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  • 1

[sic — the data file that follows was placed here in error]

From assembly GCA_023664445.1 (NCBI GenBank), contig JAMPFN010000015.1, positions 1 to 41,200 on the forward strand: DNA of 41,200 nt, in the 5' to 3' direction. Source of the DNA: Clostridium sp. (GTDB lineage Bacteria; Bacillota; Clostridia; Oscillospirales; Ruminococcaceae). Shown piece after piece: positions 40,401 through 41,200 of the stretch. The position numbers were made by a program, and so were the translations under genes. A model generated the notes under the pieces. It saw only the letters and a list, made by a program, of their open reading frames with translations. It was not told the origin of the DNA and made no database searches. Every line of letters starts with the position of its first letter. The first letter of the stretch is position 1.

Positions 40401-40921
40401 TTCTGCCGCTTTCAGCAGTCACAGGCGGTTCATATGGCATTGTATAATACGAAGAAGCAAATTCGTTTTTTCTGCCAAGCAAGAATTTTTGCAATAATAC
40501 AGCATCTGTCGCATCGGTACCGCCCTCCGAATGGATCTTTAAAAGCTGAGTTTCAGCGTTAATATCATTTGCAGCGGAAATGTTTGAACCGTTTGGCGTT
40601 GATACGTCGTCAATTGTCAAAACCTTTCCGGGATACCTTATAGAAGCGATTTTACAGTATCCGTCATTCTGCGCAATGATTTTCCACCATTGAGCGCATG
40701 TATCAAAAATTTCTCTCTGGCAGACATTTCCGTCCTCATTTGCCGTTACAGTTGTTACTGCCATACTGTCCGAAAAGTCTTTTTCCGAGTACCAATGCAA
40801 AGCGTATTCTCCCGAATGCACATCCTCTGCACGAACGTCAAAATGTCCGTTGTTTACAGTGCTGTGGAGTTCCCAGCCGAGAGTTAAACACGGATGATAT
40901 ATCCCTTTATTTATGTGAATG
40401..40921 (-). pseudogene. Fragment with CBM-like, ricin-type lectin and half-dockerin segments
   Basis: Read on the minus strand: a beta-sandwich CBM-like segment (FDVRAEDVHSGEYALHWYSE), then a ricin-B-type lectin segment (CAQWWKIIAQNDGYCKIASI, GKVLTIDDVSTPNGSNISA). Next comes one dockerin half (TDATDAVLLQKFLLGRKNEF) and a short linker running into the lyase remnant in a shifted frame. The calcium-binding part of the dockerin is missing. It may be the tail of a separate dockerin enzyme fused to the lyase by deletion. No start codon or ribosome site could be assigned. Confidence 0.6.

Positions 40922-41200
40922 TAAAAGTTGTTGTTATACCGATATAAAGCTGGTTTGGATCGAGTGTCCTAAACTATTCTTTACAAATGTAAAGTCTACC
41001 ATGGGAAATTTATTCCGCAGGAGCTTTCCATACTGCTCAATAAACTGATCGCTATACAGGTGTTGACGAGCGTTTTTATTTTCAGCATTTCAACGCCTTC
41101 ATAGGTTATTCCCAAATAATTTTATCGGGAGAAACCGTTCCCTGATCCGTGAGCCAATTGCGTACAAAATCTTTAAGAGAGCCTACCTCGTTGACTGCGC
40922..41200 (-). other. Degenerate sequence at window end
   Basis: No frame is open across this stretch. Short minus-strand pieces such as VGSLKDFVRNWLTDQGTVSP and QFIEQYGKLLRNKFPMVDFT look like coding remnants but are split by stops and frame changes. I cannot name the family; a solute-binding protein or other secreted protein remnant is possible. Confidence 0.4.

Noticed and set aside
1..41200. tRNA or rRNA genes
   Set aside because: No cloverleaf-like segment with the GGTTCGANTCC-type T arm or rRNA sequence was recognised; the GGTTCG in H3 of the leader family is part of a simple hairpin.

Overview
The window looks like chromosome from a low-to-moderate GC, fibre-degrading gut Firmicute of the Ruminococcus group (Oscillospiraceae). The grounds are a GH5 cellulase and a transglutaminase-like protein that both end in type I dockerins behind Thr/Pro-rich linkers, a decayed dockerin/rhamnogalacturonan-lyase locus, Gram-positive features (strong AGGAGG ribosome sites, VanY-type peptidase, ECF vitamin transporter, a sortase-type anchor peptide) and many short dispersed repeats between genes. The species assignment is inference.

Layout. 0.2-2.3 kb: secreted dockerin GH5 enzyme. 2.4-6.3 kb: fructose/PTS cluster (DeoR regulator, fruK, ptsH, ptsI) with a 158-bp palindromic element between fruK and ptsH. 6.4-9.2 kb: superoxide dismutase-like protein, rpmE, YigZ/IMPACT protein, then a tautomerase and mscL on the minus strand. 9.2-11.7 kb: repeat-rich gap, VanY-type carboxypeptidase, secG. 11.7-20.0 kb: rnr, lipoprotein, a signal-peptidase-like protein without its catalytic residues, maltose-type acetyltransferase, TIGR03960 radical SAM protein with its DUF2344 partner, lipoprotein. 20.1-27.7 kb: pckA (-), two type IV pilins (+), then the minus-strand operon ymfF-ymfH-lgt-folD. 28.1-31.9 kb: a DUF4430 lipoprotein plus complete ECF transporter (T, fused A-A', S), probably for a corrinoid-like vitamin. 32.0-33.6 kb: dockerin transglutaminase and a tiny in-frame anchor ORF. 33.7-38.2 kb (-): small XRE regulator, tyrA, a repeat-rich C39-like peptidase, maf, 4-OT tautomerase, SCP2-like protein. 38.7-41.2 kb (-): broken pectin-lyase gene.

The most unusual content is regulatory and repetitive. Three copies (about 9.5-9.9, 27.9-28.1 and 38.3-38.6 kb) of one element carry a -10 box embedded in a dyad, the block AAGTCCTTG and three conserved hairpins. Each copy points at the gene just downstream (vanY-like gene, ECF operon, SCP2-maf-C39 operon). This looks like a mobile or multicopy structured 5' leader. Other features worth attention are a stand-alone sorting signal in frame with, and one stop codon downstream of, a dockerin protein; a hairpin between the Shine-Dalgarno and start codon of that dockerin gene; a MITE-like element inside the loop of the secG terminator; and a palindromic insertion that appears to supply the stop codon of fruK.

Publication Date: 2016-02-26